A Success Story – Lois Williams

Lois Williams was born in 1949 at Johns Hopkins Hospital in Baltimore, Maryland. She had a twin brother named Louis and the two shared a special bond as they grew up together in Cherry Hill. Lois is a lifelong resident of Maryland and raised four children in Randallstown in Baltimore County. In 1996, Lois moved from her home to be closer to her twin brother who was suffering from cancer. Lois cared for Louis as his illness progressed and he passed away a few months later. Lois was grateful to spend this time with her brother prior to his passing. Family has always been important to Lois. Distance and busy schedules prevent frequent visits, but Lois’s children and grandchildren hold a special place in her heart. She surrounds herself with pictures of her loved ones and these memories bring Lois comfort on a daily basis.

Lois worked as a Personal Assistance Aide for a family-operated agency and developed a career of caring for others. She was a hard worker and assisted people who needed help with their daily needs for many years. Lois enjoyed her work but was forced to retire in 2012 when back pain began to limit her mobility. Throughout that same year, her pain became “intolerable” and she developed a shortness of breath that worsened as time went on. Unfortunately, Lois’s health continued to decline despite seeking medical treatment and in the summer of 2017, a referral was made by the Centers for Independent Living to the Community First Choice (CFC) program. They recognized that Lois was struggling on her own and could benefit from additional assistance.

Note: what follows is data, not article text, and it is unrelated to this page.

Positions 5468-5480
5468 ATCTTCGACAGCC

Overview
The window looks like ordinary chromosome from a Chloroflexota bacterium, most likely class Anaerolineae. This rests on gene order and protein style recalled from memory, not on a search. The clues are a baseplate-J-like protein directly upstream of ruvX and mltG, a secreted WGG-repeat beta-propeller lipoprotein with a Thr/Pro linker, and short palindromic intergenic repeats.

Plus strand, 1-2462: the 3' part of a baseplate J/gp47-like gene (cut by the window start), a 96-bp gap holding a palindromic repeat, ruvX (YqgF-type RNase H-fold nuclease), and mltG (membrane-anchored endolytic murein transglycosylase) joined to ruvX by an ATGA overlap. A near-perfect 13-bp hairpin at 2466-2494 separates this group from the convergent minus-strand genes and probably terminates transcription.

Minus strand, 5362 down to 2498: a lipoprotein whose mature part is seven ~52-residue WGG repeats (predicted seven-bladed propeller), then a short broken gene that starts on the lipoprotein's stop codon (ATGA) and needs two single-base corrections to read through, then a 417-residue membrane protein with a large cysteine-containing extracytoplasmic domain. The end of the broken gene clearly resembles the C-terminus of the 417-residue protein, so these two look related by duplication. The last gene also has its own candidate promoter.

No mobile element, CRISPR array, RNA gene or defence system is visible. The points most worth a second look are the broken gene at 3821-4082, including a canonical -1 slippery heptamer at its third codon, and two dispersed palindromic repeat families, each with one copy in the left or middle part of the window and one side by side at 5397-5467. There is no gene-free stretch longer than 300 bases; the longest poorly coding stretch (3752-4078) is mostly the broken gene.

Supports Planner, Megan Fansler, was assigned. Megan worked closely with Lois to determine what services would be most beneficial to her. Lois was able to obtain a Personal Emergency Response System. This device is worn as a pendant on a necklace and allows Lois to call for assistance should something occur when she is alone in her home. Megan was also able to help Lois obtain a shower chair to make bathing safer and easier. During the Plan of Service process, Megan learned that Lois was hesitant to accept Personal Assistance Services. Lois was intimately familiar with the hard work involved in the care of others. She was concerned for the aide who may be assigned to help her. Lois was worried that time spent with her would be time that the aide would be away from their own family and these feeling made this process difficult for Lois. Even though Lois struggled to accept this service, Megan believed it could benefit Lois the most. Lois lived alone and had little informal support. Megan took a person-centered approach with Lois and expressed her understanding of Lois’s feeling. Megan provided encouragement that Lois needed throughout the planning process. Megan was able to help Lois understand that she had taken care of others for many years and she was now worthy of assistance during this time of her life. Megan’s thoughtful approach was successful, and Lois accepted 10 hours of Personal Assistance per week through CFC. A Personal Assistance Aide was scheduled. Over time, Lois developed a very strong relationship with this Aide. Lois said she looks forward to seeing her aide every week and accepts help with her personal care needs, preparing meals, grocery shopping and help with medical appointments.